By Tobias Adrian and Fabio Natalucci
During the pandemic, central banks in both advanced and emerging market economies took unprecedented measures to ease financial conditions and support the economic recovery, including interest-rate cuts and asset purchases.
With inflation at multi-decade highs in many countries and pressures broadening beyond food and energy prices, policymakers have pivoted toward tighter policy. As our Chart of the Week shows, central banks in many emerging markets proactively started to hike rates earlier last year, followed by their counterparts in advanced economies in the final months of 2021.
The monetary policy cycle is now increasingly synchronized around the world. Importantly, the pace of tightening is accelerating in several countries, particularly in advanced economies, in terms of both frequency and magnitude of rate hikes. Some central banks have begun to reduce the size of their balance sheets, moving further toward normalization of policy.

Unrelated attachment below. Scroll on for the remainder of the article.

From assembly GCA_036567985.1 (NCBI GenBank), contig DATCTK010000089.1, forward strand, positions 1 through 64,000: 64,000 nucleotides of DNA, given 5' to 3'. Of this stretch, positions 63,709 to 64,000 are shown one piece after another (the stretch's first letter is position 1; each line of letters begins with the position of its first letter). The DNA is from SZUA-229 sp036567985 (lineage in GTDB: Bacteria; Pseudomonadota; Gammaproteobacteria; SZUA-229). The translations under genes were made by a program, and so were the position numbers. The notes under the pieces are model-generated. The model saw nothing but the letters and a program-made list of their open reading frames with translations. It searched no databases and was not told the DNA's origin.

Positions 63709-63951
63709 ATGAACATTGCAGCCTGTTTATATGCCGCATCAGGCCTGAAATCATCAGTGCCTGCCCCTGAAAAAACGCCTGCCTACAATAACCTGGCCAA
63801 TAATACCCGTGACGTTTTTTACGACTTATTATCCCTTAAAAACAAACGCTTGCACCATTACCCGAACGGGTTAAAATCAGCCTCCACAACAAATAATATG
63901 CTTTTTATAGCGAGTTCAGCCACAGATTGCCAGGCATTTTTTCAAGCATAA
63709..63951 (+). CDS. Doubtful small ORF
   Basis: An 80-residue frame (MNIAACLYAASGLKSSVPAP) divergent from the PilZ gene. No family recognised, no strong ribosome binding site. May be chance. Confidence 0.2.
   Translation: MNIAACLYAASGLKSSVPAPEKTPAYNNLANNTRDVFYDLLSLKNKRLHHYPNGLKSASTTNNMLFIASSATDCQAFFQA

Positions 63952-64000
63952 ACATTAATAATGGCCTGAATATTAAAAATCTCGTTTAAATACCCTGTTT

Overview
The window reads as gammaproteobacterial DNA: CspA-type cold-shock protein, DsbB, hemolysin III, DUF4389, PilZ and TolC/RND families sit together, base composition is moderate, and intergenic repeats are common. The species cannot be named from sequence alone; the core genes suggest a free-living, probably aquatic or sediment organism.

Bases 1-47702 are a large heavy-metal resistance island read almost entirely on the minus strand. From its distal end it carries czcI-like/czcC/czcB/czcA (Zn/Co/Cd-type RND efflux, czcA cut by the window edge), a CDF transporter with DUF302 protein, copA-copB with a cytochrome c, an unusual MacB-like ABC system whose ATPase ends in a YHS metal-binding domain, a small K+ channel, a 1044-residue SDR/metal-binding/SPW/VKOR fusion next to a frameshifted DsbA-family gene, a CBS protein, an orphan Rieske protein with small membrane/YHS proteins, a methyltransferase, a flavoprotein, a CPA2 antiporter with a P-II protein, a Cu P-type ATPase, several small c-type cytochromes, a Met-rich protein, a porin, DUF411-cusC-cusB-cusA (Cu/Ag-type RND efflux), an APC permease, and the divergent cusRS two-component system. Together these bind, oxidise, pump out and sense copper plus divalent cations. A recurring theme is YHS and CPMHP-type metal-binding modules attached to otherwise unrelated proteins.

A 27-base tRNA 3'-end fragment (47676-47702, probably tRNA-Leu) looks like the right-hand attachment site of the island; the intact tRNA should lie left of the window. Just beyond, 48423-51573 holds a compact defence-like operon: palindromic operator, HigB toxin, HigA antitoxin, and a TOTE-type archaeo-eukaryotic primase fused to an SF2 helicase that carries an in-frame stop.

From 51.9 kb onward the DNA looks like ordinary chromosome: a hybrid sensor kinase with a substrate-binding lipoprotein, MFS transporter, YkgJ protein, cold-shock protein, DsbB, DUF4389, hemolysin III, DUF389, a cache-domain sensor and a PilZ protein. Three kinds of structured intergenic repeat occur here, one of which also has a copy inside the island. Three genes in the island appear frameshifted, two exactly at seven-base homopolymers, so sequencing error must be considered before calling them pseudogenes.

Stable prices are a crucial prerequisite for sustained economic growth. With risks to the inflation outlook tilted to the upside, central banks must continue normalizing to prevent inflationary pressures from becoming entrenched. They need to act resolutely to bring inflation back to their target, avoiding a de-anchoring of inflation expectations that would damage credibility built over the past decades.
Monetary policy can’t resolve remaining pandemic-related bottlenecks in global supply chains and disruptions in commodities markets due to the war in Ukraine. It can however slow overall demand to address demand-related inflationary pressures, so a tightening of financial conditions is the goal.
The high uncertainty clouding the economic and inflation outlook hampers the ability of central banks to provide simple guidance about the future path of policy. But clear communication by central banks about the need to further tighten policy and steps required to control inflation is crucial to preserve credibility.
Clear communication is also critical to avoid a sharp, disorderly tightening of financial conditions that could interact with, and amplify, existing financial vulnerabilities, putting economic growth and financial stability at risk down the road.